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Epic 2018: Riding in a Daisy chain

Oscar Foulkes October 8, 2017 Cape Epic No comments
“Recovery week” is a great phrase to see on a training programme; much like reaching an oasis in the desert, cresting a big climb, or even a 25-24 loss to the All Blacks after a bad season. It means that Tuesday and Thursday’s rides are each in the vicinity of 90 minutes of non-intense spinning. The body gets the opportunity of shaking off aches and general fatigue.

To be honest, I don’t feel apprehensive about ‘big’ mid-week sessions. Having a stoic’s ambivalence to the work that needs to be done, I suppose, goes with the territory of taking part in endurance sport. So, I have a similar attitude to recovery rides as more intense sessions, but I do enjoy the rest.

On Saturday morning I joined the Daisyway team on the Helderberg MTB trails (read more about Erica and Spook here).

Joining us on the ride was another of their clients, as well as their 13-year-old son, Tim, a hugely talented downhill rider in his own right.

As we got into the single track, Erica told me to follow Tim. She could have added: “if you can keep up”. Over the course of the next couple of hours I was learning by watching how Tim handled the trails, with Erica calling instructions to me from behind: “drop your heels”, or “elbows”, or “point your knee more”.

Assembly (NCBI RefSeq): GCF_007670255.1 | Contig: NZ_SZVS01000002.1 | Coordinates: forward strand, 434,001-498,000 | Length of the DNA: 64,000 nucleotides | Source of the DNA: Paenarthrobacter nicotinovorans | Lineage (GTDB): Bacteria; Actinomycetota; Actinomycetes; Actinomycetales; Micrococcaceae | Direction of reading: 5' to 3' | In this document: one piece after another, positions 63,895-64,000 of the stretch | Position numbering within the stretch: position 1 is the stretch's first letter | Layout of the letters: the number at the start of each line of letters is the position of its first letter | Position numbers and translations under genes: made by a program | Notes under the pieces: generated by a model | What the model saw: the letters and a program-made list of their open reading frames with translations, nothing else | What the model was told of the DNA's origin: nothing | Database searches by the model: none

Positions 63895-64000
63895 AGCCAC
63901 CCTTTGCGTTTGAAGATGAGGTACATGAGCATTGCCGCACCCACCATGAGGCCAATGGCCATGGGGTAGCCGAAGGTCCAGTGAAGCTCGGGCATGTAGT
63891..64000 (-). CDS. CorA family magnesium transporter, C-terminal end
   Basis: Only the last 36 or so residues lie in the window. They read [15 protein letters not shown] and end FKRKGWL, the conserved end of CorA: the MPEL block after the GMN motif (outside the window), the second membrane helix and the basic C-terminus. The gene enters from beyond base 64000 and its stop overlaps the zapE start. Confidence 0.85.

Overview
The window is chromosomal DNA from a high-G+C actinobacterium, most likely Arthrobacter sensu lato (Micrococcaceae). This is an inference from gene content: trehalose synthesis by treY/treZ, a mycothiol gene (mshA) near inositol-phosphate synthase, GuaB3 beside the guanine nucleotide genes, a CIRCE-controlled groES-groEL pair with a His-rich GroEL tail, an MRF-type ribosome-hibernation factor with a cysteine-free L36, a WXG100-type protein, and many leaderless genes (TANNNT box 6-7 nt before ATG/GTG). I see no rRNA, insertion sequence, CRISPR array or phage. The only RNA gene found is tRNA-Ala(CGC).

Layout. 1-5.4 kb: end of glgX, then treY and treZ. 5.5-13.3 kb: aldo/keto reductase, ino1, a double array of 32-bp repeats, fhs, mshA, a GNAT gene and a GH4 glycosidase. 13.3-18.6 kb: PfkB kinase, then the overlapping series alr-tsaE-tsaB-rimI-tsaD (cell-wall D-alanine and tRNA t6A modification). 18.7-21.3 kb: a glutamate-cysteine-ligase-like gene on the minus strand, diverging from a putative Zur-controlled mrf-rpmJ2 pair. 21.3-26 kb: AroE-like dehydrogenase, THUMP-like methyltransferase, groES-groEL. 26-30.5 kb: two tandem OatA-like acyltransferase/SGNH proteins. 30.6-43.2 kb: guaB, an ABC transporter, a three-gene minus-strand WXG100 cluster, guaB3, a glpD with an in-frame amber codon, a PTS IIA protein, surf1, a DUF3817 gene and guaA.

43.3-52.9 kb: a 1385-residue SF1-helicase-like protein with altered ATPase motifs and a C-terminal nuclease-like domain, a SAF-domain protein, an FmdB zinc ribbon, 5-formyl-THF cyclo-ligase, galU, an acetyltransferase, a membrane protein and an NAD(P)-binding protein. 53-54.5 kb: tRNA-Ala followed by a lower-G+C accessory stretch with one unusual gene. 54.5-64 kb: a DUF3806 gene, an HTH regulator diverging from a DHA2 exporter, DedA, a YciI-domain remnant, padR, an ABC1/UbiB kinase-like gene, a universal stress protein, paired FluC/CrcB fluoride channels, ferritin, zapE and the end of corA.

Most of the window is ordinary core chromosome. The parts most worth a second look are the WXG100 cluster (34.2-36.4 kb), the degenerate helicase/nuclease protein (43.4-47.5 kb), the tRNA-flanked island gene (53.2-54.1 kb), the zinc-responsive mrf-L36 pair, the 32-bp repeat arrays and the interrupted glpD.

I was in the middle of a Daisy chain, doing my best to keep up with a fearless youngster, aided by small adjustments to technique that were being pointed out to me from behind. The changes weren’t much more than an inch here and there, but they make a big difference to how the bike handles the trails.

Erica’s programme had me down for a 100km road ride today. With Piet away, I was scrambling for cycling buddies. A few weeks ago I rode 113km as ‘Norman Nomates’; not only was it boring, but riding on the road without a peloton is a lot more work. I’m stoic enough to do it, but if there’s an opportunity of riding with a gang, I’ll choose it.

The big decision comes when the other guys decide to turn early. Today this meant that I under-delivered on the 100km required. In fairness, I went at the climbs quite hard, which eases some guilt.

It’s not just the cycling that’s better when you’re in a group; the coffee stop is also a whole lot more interesting. A few weeks ago I was introduced to the concept of intermittent fasting. This morning we had a discussion about Colin’s vegan month (while Rob, at the end of the table, ate his way through five poached eggs).

These posts are aimed at recording what’s involved in getting to – and through – Cape Epic. However, I’d ride my bike anyway (not quite as much, though) for general fitness and wellbeing. Similarly, brushing up on skills and riding technique with the Daisyway team would be a good idea for recreational mountain biking, even if there aren’t races planned. Apart from increasing your enjoyment on the trails, improved skills also reduce the risk of injury.

Mountain biking is poaching market share from golf, a sport that few would approach without some technical guidance. On the other hand, relatively few mountain bikers will get skills training before bombing down a mountain at 40 or 50 km/h.

The Helderberg MTB trails are fantastic (and jumps are optional).

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